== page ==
Peerless provided written notice to Tufano of its appraisal of estimate of damages. Peerless' estimate was for the total amount of $5001.09. The estimate provided by Peerless utilized the $45 labor rate. Additionally, the notice informed Tufano that it was his right to choose any shop to do the repairs, but in the event that the shop he chose estimated costs in excess of Peerless' estimate, then Tufano was to inform Peerless of such difference. At that time, Peerless would provide Tufano with at least one local repair shop willing to make the repairs for the estimate provided by Peerless. If Tufano still chose to go with PAB, then Peerless would not be required to pay the difference. This procedure was all in accordance with Insurance Regulation 73, § 7(B)(1).[4]

Based on Peerless' refusal to continue to pay the negotiated labor rate and because of the alleged conduct by Peerless, PAB filed suit against Peerless. PAB asserted a count seeking preliminary injunction, which was dismissed by this Court in December 2011. PAB also asserted tortious interference with contracts (Count II), tortious interference with prospective contracts (Count III), and breach of contract (Count IV) claims. Peerless moves for summary judgment as to the three remaining counts, which PAB opposes.

II Standard of Review

"Summary judgment is a proceeding in which the proponent must demonstrate by affidavits, depositions, pleadings and other documentary matter . . . that he or she is entitled to judgment as a matter of law and that there are no genuine issues of material fact." Palmisciano v. Burrillville Racing Ass'n, 603 A.2d 317, 320 (R.I. 1992) (citing Steinberg v. State, 427 A.2d 338 (R.I. 1981)). The court, during a summary judgment proceeding, "does not pass upon the weight or the credibility of the evidence but must consider the affidavits and other pleadings in a light most favorable to the party opposing the motion." Id. (citing Lennon v. MacGregor, 423 A.2d 820 (R.I. 1980)). Moreover, "the justice's only function is to determine whether there are any issues involving material facts." Steinberg, 427 A.2d at 340. The court's purpose during the summary judgment procedure is issue finding, not issue determination. O'Connor v. McKanna, 116 R.I. 627, 359 A.2d 350 (1976). Therefore, the only task for the judge in ruling on a summary judgment motion is to determine whether there is a genuine issue concerning any material fact. Id.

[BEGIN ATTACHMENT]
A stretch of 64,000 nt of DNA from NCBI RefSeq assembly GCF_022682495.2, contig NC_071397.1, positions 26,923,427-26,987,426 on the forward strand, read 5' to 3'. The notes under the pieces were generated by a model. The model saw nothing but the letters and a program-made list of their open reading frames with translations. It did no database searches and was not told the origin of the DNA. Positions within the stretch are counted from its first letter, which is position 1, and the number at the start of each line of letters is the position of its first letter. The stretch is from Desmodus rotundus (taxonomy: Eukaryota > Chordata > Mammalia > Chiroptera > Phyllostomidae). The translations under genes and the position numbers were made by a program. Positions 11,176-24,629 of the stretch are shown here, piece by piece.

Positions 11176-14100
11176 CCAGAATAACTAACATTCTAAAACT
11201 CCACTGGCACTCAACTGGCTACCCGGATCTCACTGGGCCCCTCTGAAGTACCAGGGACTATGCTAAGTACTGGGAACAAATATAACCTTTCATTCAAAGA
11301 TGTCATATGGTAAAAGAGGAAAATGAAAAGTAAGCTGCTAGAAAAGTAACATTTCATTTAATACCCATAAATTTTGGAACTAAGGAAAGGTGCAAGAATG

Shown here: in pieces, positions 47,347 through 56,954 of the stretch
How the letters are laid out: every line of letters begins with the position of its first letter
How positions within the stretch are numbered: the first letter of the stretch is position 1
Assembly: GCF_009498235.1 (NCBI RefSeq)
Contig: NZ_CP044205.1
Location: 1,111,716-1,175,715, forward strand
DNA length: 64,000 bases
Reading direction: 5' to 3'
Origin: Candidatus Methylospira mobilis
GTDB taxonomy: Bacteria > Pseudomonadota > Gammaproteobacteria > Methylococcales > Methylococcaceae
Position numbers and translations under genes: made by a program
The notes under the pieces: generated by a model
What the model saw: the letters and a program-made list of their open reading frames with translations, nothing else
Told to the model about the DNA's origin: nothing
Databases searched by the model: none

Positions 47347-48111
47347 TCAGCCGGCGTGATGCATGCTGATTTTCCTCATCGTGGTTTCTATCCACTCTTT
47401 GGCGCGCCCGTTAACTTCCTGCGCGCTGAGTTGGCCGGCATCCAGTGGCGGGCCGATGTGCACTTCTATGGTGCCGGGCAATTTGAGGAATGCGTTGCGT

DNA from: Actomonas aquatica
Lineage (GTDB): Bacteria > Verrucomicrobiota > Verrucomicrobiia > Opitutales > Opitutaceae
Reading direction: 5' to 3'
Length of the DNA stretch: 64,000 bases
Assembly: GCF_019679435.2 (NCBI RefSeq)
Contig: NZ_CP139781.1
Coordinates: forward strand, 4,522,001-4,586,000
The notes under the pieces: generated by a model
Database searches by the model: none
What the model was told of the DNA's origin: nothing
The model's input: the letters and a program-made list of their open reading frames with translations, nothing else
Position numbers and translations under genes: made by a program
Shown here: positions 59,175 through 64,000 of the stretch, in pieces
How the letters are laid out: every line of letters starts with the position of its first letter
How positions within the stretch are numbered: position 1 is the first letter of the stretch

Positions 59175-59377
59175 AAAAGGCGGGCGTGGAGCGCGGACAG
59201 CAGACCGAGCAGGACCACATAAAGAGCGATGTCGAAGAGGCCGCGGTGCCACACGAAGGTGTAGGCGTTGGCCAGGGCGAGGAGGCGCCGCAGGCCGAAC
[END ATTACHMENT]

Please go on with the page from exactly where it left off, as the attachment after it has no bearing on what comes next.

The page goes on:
"When an examination of pleadings, affidavits, admissions, answers to interrogatories and other similar matters, viewed in a light most favorable to the party opposing the motion, reveals no such issue, the suit is ripe for summary judgment." Indus. Nat'l Bank v. Peloso, 121 R.I. 305, 307-08, 397 A.2d 1312, 1313 (1979). "[T]he opposing parties will not be allowed to rely upon mere allegations or denials in their pleadings. Rather, by affidavits or otherwise they have an affirmative duty to set forth specific facts showing that there is a genuine issue of material fact." Bourg v. Bristol Boat Co., 705 A.2d 969, 971 (R.I. 1998). However, it is not an absolute requirement that the nonmoving party file an affidavit in opposition to the motion. Steinberg, 427 A.2d at 338. If the affidavit of the moving party does not establish the absence of a material factual issue, the trial justice should deny the motion despite the failure of the nonmoving party to file a counter-affidavit.